Meanwhile, Back in Lulawissie...
It has been awhile since I had shifted my day to day thoughts to one side and concentrated a little more on the good life here in this small town. It has been a busy weekend among the locals; they are celebrating the “Confederate Memorial Day”. This is the day that the southern folks have set aside to honor their long passed family members that made the ultimate sacrifice during the Civil War (or “The War of Northern Aggression” as they so sternly put it here). The town has been decorated with rebel flags hanging everywhere. There is a re-creation of the battle of Neenach down along the Neenach River bottoms (now the Lulawissie River), with the boys in blue on the east shore and the southern boys on the west. The re-enactment cannot take place in the exact original spot as it occurred back in 1863 as the new Lulawissie Nuclear Power plant now occupies that location right accross the road from the elementary school.
As history tells the story, the two sides spent the afternoon shooting at each other from across the river until the Neenach Queen, a sternwheeler, came through and was caught up in the crossfire. The Union soldiers fired a grappling hook from a cannon to the craft and pulled it to their side, thus commandeering the vessel. This infuriated the Southern boys so much that they themselves commandeered one of their own freight barges much in the same way and boarded the Neenach Queen as well.
Apparently, according to local lore, the Southern Army took control of the vessel without firing a shot and placed those members of the Union Army that were occupying the vessel under arrest for theft of their property. When the ship finally made it up river to Delston, the Union soldiers were carried off and taken into custody. The Southern Boys were immortalized as heroes.
Well, I think that is partially correct. It appears that the Southern Army soldiers were carried off as well, and they were also taken into custody. According to Dr. Milburn Foote, Professor of History at Lulawissie College, the vessel was carrying a rather large load of grain alcohol. By the time the rebs got onboard, the Union boys were pretty close to being passed out, and in no condition to fight, so Johnny Reb had nothing better to do but to join their adversaries. By the time the craft reached Delston, all of the participants were pretty well sozzled and were arrested for public drunkenness by the local constabulary. I just love history!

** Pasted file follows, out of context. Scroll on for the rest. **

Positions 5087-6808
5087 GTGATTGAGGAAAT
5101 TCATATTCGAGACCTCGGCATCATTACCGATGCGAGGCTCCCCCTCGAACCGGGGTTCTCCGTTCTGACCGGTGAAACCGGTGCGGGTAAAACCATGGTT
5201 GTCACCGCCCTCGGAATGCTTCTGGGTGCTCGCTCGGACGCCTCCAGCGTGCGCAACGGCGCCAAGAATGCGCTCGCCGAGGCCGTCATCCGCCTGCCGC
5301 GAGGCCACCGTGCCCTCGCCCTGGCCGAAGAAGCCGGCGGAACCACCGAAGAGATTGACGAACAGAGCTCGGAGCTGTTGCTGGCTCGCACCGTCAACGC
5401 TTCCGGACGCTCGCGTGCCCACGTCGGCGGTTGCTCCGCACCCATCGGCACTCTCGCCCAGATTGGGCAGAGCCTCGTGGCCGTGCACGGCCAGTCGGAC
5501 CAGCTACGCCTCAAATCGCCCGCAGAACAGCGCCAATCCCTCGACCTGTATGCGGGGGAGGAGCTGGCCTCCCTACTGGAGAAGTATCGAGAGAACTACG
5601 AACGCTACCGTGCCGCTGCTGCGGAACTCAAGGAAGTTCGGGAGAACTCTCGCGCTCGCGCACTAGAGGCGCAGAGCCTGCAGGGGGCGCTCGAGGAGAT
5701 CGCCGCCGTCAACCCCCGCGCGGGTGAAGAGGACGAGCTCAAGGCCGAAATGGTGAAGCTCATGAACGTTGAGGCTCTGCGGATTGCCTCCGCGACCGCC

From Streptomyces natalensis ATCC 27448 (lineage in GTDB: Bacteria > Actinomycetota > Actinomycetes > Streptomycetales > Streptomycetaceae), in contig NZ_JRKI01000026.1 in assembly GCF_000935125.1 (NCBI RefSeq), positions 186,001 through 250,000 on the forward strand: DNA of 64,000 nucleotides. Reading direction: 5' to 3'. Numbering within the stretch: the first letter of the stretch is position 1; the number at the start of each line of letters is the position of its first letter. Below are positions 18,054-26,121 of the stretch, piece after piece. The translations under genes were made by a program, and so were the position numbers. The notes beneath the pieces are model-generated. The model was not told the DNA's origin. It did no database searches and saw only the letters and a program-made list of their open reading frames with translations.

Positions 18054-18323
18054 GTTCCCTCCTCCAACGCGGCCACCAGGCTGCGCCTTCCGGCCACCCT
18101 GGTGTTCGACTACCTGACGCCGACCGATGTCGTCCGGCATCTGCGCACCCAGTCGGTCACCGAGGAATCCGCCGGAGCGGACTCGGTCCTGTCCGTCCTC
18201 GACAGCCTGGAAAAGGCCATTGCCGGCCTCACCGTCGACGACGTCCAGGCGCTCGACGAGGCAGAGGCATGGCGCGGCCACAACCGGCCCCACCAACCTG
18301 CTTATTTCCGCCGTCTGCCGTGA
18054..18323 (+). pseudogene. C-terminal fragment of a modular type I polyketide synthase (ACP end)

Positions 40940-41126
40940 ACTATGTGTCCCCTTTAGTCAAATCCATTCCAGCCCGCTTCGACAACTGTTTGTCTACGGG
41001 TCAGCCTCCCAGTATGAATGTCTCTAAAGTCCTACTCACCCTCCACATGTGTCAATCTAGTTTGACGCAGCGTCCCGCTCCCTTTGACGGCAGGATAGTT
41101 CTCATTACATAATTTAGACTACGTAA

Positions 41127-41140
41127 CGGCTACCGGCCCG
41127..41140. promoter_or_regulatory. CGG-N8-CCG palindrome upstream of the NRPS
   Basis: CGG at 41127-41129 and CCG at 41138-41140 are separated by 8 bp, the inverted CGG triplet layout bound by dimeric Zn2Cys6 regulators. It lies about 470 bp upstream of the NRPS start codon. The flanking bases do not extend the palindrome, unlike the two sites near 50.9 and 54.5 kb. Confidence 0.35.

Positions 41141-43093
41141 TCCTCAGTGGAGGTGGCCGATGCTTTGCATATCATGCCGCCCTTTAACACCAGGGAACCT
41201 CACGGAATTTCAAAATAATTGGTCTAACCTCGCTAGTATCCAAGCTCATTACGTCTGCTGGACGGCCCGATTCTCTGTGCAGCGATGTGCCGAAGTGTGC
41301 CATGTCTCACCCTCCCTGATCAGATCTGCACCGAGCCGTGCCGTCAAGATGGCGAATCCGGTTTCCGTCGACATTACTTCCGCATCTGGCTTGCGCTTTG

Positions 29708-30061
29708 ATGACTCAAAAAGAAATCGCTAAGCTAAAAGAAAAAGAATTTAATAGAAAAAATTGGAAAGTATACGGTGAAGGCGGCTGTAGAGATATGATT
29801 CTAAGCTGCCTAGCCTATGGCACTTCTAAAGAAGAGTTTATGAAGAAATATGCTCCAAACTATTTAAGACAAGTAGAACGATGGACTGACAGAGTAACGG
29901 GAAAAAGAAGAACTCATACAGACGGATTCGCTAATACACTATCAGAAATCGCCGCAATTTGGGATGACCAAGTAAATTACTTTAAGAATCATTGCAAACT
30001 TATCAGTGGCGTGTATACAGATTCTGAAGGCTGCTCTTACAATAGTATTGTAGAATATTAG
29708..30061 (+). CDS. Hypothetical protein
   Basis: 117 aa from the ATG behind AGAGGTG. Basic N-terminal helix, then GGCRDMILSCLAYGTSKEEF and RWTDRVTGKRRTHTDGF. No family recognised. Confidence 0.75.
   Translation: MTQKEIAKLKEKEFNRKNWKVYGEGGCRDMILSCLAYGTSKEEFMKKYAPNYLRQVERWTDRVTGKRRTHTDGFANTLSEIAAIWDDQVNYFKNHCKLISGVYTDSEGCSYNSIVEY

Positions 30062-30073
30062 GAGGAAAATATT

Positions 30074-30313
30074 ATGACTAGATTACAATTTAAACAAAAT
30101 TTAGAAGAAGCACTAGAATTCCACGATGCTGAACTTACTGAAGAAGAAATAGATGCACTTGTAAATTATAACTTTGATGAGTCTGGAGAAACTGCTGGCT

Anyway, the locals here are also excited about a new fast food restaurant that is opening up down in Clayton, the town 15 miles to the south. It appears that a BoDiddly’s Wing Joint is opening up this weekend, and the whole town is going to rush out and get in on the free fried chicken dinner giveaway during their grand opening. As for me, I have my own key to Fahy’s Pub. Somebody has to keep an eye on things while they're all gone, right?
The air has suddenly cooled down here, an unnatural phenomenon for being this late in April this far south. There is supposed to be a frost tonight and the farmers have gotten their smudge pots out and fired up to keep from losing their crops. A hard enough frost can ruin our chances for a productive harvest this summer and fall, especially for the Lulawissie Black Ball Watermelons.
But it is late, the wind is blowing and it is getting colder. Sammie is waiting for me to come to bed so she can keep her feet warm on my ankles. Looking out of my office window, I can see a wonderfully clear Southern sky with a bazillion stars twinkling in the cold night air. I love this kind of weather. There is something about the crisp cold and the clear skies that makes you happy to be alive. It is the perfect night to sit on the back porch and watch the reflections of the stars ripple on the quiet water of the lake.
As always, my friends, I appreciate you coming by, even if it is just for a little while. Remember to always do a good deed for someone that you don’t know, stay healthy, work hard and give the Good Lord thanks for all things.
I bid you peace.
Copyright 2012 by Del Banks
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